Consider your upstream services and identify if there’s ever a point where your service needs to stop making requests to it. Most services will be sat behind an API Gateway so they’ll likely enforce rate limiting on you. But that might not always be the case.

One example of this is a QR service which makes requests to a separate rendering service for HTML content to be backed up into AWS S3. There are periods where this rendering service will dynamically purge its cache (both its internal application cache, and also the outer CDN cache layer). In order to prevent the QR service from overloading the rendering service during this period where it’s vulnerable(†), we automatically disable the QR service (we use a shared redis cluster to identify the switch in a key value; so we change it from disabled to enabled).

† due to it having no cache! none of these services we have are vulnerable in the security sense, as they’re internal access only within a VPC

The below example demonstrates an implementation used in one of our QR services, which was to use a Python decorator:

from app.foo import toggle

@toggle('status')
def _message_handler(nsq_msg, *args, **kwargs):
    nsq_msg.enable_async()
    ioloop.IOLoop.current().add_callback(message_handler, nsq_msg)

The app.foo code then looked something like the following:

def toggle_qr(status_key: str) -> Callable:
    """
    When status_key is set to 'stopped' in redis, 
    this decorator will finish the nsq message and return immediately, 
    otherwise it will proceed with event handling.

    Arguments:
        status: name of the status key in redis.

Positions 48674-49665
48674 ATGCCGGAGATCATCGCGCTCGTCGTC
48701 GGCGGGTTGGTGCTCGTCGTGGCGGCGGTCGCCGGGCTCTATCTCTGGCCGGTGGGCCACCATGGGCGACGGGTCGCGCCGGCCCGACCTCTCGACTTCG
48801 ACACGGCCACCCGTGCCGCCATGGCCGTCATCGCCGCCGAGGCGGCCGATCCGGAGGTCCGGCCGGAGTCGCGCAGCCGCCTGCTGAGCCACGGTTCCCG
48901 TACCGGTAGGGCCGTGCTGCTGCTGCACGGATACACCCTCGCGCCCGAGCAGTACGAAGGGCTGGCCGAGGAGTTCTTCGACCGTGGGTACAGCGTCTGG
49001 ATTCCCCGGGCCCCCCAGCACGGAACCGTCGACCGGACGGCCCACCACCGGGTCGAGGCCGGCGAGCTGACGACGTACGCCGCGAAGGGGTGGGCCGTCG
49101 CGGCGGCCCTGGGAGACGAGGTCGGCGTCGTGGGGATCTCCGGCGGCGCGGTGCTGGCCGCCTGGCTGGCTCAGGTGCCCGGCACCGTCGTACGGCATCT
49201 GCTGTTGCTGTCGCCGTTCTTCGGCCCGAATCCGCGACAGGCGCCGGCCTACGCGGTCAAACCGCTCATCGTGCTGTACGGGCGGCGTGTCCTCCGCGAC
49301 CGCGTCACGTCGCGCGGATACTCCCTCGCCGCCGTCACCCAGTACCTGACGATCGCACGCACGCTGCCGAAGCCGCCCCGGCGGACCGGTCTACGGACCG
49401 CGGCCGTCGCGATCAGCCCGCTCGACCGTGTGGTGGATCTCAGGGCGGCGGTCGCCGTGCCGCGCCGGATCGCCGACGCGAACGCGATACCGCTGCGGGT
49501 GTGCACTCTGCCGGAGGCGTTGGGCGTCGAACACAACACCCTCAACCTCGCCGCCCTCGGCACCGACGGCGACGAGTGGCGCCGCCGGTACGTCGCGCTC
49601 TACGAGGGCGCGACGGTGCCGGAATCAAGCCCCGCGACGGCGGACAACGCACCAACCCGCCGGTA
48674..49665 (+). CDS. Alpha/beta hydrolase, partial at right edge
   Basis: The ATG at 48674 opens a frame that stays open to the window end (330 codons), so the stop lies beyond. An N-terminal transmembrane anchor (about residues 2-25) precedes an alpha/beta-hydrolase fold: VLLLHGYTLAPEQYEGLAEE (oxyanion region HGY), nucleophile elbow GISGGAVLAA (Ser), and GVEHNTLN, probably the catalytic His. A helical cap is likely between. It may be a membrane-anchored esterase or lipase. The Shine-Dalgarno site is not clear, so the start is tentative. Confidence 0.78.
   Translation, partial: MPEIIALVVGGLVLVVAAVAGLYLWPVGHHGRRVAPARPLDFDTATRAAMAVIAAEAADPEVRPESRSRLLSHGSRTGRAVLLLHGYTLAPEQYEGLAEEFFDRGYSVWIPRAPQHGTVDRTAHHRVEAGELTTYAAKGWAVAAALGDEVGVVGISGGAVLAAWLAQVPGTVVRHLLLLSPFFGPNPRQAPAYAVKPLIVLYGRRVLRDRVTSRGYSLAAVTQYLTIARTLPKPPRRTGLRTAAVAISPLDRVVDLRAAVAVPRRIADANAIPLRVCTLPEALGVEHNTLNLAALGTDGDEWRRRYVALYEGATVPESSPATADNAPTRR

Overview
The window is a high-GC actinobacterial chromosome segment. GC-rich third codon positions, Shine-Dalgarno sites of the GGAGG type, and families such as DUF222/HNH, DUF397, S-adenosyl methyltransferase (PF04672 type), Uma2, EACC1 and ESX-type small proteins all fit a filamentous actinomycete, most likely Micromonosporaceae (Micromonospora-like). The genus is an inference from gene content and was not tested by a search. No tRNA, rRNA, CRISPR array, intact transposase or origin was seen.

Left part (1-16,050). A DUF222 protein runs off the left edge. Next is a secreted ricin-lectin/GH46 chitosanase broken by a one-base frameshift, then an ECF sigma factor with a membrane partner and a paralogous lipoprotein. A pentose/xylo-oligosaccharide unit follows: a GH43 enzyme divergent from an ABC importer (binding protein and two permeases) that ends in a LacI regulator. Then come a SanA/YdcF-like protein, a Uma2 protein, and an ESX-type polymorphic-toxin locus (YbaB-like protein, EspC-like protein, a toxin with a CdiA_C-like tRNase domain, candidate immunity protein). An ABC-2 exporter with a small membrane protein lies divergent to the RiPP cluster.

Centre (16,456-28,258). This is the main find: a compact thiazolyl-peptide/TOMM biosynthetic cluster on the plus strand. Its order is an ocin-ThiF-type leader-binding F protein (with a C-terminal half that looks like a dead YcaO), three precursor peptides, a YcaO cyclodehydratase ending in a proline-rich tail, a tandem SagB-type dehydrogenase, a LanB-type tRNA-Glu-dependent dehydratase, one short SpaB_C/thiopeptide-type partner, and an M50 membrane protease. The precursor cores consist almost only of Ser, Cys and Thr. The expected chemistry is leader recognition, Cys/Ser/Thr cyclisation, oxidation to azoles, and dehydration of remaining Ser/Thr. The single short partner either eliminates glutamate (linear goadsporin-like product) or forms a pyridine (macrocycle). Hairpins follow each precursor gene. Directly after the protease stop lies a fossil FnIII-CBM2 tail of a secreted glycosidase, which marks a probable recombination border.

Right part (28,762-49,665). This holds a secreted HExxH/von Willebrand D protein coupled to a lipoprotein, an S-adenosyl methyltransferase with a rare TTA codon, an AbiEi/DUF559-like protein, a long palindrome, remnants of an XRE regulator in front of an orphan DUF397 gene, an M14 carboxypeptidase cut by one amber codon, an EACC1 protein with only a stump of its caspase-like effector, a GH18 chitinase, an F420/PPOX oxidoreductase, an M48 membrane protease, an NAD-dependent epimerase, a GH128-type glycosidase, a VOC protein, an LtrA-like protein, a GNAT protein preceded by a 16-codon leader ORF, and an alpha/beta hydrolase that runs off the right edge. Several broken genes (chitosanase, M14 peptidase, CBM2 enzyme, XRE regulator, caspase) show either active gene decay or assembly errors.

Returns:
        Wrapped message handler.
    """
    def deco(function):
        @wraps(function)
        def wrapper(nsq_msg: Message, *args, **kwargs):
            assert 'redis' in kwargs, 'redis parameter is required'
            redis = kwargs['redis']
            try:
                status = redis.get(status_key)
            except Exception as e:
                status = None
            if status == b'stopped':
                nsq_msg.finish()
                return
            return function(nsq_msg, *args, **kwargs)
        return wrapper
    return deco

Drop or Requeue?

Consider the previous section about disabling a QR service in times where it might be necessary to protect an upstream (e.g. where rate limiting yourself maybe doesn’t make sense, or being rate limited by the upstream isn’t possible), you might then need to make a decision about what you do with the messages that are building up in the message queue.

Those messages will eventually reach a threshold and in some cases it might make more sense to not requeue messages while the QR service is in ‘disable’ mode, but instead just drop them completely. The answer, and your approach, will depend on the message source itself: are they messages that you can afford to drop? are they generated fairly regularly?